Thank you, Rob, for bringing up many important points. One of the problems with much of the discussion is the polarization that has developed – Industry/safe: Academia/unsafe. (Reminds one of politics.) That polarization carries over to the labeling of chemists by EHS folk as uninterested in safety, and the labeling of EHS folk by chemists as being unknowledgeable about chemistry and only interested in having a rule that must be followed whether it fits or not. Yes, there are chemists who fit point 6 and refuse to change, but I have been harangued on this list for not requiring my Introductory chemistry to wear gloves or goggles when all they’re doing is determining the volume of a drop of water. And no, no one else was working in the lab nor were there any liquids in the lab other than water and soap. Still, I was told the rule was what was important – not educating the student about risk assessment, a skill they can use outside the lab. It is easy to paint with a broad brush; to act as though all labs are the same, but they aren’t. If you use too broad a brush, all you get is a smeary mess. Let’s realize that none of us knows everything; treat each other with respect; listen; realize that no one wants anyone to get hurt and one size does not fit all.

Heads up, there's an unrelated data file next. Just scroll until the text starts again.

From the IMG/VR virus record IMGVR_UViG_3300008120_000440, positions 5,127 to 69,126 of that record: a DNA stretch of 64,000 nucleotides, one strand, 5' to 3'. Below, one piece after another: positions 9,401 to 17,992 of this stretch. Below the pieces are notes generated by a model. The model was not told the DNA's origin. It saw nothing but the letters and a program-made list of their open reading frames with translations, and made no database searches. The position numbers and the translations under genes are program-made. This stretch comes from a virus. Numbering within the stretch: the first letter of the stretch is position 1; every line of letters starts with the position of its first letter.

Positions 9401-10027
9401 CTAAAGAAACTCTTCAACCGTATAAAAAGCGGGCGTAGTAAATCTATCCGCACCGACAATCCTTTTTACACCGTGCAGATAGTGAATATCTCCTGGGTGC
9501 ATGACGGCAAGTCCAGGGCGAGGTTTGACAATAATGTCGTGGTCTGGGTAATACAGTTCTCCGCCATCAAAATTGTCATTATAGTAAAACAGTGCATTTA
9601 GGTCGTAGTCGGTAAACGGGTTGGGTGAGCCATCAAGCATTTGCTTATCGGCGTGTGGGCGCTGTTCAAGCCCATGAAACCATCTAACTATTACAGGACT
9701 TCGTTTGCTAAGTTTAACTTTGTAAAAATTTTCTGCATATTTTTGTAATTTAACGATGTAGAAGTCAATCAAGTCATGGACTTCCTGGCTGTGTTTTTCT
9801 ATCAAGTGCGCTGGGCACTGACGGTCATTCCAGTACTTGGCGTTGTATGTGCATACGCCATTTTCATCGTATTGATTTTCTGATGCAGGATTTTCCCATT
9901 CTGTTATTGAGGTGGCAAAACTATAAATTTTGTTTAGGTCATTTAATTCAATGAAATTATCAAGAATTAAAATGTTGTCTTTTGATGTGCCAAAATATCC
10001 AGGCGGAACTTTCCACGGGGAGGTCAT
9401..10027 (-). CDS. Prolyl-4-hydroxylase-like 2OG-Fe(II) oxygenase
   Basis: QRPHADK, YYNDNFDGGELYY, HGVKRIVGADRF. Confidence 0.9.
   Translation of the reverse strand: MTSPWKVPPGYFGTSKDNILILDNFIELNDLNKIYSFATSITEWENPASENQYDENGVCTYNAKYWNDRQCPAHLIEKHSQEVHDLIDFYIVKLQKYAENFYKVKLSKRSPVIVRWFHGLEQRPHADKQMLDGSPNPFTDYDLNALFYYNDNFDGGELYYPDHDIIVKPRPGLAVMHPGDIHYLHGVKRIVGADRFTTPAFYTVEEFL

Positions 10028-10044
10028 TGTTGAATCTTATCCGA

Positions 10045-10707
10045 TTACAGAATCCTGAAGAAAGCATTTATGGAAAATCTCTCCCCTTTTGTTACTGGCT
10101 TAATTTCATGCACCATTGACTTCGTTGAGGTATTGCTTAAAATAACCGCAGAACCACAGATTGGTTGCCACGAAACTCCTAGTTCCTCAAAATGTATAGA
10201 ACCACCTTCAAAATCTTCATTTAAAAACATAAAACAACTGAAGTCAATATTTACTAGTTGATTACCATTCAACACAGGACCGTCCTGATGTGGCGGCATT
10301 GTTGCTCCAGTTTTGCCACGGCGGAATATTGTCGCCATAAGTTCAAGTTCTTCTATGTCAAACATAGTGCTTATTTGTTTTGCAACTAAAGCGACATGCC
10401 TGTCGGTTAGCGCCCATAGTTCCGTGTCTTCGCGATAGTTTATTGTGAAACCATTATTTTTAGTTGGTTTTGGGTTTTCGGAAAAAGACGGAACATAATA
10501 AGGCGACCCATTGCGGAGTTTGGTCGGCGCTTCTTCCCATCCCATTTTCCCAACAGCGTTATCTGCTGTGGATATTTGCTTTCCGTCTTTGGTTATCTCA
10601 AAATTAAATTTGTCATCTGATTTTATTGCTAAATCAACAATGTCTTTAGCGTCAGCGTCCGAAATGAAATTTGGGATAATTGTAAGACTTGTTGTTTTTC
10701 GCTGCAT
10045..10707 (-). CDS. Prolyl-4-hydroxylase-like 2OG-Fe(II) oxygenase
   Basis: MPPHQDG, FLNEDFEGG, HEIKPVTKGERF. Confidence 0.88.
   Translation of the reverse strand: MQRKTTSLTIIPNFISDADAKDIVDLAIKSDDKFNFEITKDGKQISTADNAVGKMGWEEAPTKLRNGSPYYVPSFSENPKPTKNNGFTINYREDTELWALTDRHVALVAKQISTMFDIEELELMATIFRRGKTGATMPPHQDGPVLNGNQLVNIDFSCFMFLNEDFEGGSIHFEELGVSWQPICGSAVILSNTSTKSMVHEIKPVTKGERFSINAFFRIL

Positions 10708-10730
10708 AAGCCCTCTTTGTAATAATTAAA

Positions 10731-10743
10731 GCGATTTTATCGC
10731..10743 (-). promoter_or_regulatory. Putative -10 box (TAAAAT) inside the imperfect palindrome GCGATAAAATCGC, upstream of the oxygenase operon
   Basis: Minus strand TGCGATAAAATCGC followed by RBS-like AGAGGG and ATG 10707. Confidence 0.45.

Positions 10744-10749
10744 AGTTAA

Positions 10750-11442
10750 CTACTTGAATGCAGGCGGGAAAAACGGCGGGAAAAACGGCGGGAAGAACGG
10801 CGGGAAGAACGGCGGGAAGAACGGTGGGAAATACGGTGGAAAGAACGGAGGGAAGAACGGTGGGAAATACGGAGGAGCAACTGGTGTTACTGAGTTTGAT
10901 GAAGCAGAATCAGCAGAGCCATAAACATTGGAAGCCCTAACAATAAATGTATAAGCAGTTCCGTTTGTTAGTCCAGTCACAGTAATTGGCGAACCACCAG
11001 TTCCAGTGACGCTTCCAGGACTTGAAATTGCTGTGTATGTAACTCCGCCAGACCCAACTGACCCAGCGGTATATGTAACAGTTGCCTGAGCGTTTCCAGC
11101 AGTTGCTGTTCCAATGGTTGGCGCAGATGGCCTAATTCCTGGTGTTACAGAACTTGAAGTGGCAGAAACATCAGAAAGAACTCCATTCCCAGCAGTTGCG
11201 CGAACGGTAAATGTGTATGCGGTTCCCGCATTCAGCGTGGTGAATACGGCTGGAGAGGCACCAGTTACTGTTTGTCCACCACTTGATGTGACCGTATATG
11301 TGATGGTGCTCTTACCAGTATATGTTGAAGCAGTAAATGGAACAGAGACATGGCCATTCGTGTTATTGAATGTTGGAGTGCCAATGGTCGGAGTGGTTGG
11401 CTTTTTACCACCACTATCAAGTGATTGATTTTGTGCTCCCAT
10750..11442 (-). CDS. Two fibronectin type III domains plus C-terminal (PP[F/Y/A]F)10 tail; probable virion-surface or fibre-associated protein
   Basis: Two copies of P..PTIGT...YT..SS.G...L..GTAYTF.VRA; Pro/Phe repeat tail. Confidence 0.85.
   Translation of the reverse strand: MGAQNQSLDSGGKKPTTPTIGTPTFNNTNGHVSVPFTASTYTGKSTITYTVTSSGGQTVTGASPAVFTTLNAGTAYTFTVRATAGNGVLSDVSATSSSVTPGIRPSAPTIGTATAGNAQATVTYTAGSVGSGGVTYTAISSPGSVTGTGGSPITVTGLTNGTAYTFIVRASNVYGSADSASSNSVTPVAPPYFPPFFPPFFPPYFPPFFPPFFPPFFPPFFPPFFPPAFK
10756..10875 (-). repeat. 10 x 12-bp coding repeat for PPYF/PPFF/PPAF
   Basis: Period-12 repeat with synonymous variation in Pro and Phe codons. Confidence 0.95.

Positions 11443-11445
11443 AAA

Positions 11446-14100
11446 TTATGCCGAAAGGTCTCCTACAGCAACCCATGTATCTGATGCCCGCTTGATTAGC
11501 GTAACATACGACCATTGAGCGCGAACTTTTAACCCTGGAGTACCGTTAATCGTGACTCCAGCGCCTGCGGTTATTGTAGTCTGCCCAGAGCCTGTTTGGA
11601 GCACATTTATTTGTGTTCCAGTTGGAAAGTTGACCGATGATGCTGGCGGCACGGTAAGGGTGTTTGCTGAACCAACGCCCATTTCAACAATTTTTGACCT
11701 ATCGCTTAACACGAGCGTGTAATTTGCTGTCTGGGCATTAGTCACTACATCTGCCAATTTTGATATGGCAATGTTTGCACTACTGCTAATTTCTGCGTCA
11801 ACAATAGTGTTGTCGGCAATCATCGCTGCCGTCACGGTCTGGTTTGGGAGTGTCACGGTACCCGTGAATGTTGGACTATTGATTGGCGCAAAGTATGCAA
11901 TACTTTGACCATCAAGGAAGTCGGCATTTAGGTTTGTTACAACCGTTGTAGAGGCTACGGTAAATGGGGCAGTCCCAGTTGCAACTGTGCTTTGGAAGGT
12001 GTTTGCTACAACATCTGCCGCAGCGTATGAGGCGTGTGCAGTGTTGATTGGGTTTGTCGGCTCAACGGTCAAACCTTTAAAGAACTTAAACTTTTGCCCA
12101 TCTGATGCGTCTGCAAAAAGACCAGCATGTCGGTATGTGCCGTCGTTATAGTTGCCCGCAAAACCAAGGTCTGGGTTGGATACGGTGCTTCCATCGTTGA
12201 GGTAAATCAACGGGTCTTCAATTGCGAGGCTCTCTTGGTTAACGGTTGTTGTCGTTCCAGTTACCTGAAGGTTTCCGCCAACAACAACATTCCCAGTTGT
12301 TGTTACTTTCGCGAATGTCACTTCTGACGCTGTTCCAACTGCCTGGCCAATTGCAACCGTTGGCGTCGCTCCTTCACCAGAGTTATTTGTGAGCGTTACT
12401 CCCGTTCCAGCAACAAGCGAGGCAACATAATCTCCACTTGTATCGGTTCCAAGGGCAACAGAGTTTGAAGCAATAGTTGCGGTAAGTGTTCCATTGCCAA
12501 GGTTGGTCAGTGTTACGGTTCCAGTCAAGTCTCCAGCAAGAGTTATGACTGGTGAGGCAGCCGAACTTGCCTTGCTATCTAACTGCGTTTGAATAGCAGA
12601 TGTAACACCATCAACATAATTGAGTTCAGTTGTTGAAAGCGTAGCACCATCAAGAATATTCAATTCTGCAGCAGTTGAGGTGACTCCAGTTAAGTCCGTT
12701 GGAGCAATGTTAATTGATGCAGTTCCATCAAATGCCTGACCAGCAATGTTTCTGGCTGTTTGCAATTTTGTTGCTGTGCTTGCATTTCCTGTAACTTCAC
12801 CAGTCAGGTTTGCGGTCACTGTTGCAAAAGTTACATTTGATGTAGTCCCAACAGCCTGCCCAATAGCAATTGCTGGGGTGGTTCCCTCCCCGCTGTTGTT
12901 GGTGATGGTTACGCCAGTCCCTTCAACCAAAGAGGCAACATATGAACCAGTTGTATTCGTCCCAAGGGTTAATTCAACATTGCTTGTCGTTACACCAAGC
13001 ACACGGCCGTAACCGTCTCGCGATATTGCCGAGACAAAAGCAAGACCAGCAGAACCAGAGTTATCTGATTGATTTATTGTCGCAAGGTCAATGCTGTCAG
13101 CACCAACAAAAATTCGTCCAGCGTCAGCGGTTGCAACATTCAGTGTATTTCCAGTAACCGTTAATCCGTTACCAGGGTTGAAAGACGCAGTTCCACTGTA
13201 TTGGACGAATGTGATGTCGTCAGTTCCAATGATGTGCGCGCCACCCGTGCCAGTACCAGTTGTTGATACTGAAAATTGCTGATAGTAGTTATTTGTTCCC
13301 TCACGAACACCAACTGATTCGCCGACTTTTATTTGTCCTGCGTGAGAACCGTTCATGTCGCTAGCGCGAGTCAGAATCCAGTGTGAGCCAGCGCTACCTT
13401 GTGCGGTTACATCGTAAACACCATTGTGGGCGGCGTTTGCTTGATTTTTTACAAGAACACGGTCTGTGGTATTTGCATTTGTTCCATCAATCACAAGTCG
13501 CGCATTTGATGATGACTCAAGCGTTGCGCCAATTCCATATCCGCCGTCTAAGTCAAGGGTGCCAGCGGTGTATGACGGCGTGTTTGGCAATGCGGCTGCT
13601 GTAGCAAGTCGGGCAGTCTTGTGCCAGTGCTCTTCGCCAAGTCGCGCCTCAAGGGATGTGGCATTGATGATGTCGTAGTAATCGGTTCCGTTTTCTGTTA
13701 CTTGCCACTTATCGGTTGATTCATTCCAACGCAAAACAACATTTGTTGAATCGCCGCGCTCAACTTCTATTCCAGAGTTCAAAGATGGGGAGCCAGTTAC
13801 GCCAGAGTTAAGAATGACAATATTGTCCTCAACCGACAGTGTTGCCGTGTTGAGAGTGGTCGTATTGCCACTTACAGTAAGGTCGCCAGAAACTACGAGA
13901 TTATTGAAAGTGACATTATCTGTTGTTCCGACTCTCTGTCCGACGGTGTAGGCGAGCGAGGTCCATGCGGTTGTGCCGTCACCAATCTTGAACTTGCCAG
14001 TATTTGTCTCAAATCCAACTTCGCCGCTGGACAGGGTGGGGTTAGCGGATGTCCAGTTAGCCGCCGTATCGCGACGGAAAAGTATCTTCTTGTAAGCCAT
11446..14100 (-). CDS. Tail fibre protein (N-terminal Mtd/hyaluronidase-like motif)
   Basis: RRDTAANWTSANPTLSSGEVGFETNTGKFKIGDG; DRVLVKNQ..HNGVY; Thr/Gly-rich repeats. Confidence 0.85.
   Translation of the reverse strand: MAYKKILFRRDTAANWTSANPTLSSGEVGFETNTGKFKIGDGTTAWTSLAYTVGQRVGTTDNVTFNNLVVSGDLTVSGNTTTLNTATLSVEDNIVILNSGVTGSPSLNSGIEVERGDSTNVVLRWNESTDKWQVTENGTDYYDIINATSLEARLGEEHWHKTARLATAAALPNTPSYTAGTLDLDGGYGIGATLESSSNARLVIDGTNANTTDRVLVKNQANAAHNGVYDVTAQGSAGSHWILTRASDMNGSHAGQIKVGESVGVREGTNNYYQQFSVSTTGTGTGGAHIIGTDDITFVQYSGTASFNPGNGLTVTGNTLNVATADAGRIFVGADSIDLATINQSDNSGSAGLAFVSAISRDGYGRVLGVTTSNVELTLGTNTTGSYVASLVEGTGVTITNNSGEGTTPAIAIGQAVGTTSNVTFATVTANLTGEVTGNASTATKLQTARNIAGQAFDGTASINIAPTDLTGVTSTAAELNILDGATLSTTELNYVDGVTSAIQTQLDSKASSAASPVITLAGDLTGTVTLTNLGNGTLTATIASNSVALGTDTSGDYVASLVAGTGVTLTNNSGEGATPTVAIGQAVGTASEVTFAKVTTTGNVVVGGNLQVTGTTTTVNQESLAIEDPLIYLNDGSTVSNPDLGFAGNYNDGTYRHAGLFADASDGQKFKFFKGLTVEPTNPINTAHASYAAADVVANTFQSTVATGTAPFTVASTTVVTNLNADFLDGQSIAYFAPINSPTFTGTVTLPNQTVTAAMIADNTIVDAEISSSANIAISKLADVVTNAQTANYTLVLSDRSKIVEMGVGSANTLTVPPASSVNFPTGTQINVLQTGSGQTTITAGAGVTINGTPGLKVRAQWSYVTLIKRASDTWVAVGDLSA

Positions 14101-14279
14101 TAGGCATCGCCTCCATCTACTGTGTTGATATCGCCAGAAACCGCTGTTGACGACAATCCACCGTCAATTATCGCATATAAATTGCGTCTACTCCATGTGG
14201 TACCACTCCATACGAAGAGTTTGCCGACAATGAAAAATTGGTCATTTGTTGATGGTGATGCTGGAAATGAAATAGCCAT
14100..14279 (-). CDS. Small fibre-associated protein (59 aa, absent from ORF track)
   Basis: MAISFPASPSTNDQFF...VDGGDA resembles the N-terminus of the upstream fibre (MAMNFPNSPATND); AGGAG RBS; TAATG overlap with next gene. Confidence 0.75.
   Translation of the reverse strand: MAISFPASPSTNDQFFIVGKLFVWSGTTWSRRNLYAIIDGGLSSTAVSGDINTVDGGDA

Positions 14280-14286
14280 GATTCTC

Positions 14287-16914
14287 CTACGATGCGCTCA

On Sep 13, 2012, at 3:13 PM, ACTSNYC**At_Symbol_Here**cs.com wrote:
* Just what is it about a school laboratory as opposed to an industrial one that justifies putting a price on life this way?
Justify? Nothing. Explain? It's a lot of things. I suppose the question could be restated as "Why is academic culture not a safety culture despite our best efforts?" Our discussions on the list and at the ACS Philly meeting have hit a lot of these points lately, but I will try to summarize and add a few more thoughts.. These are *generalized* and may not apply at all schools - and not all industries are paragons of safety, either.
1. Transient nature of the workers. Professors generally stop working in the lab after a few years - they are consumed by the almighty funding quest, teaching etc. He/she trains the first couple students, those students train the incoming ones, and a giant game of telephone ensues. The result is that people learn procedures that are not entirely safe or downright dangerous because SOP's are either not established, updated, or consulted. And, gotta love this, that original professor who started the chain probably learned all his/her skills the same way. I mentioned a specific example on the list previously - every student in the lab I worked in (including myself) had been taught the incorrect way to syringe t-BuLi and every one of us thought it was correct at the time even though the Aldrich bulletin had another way.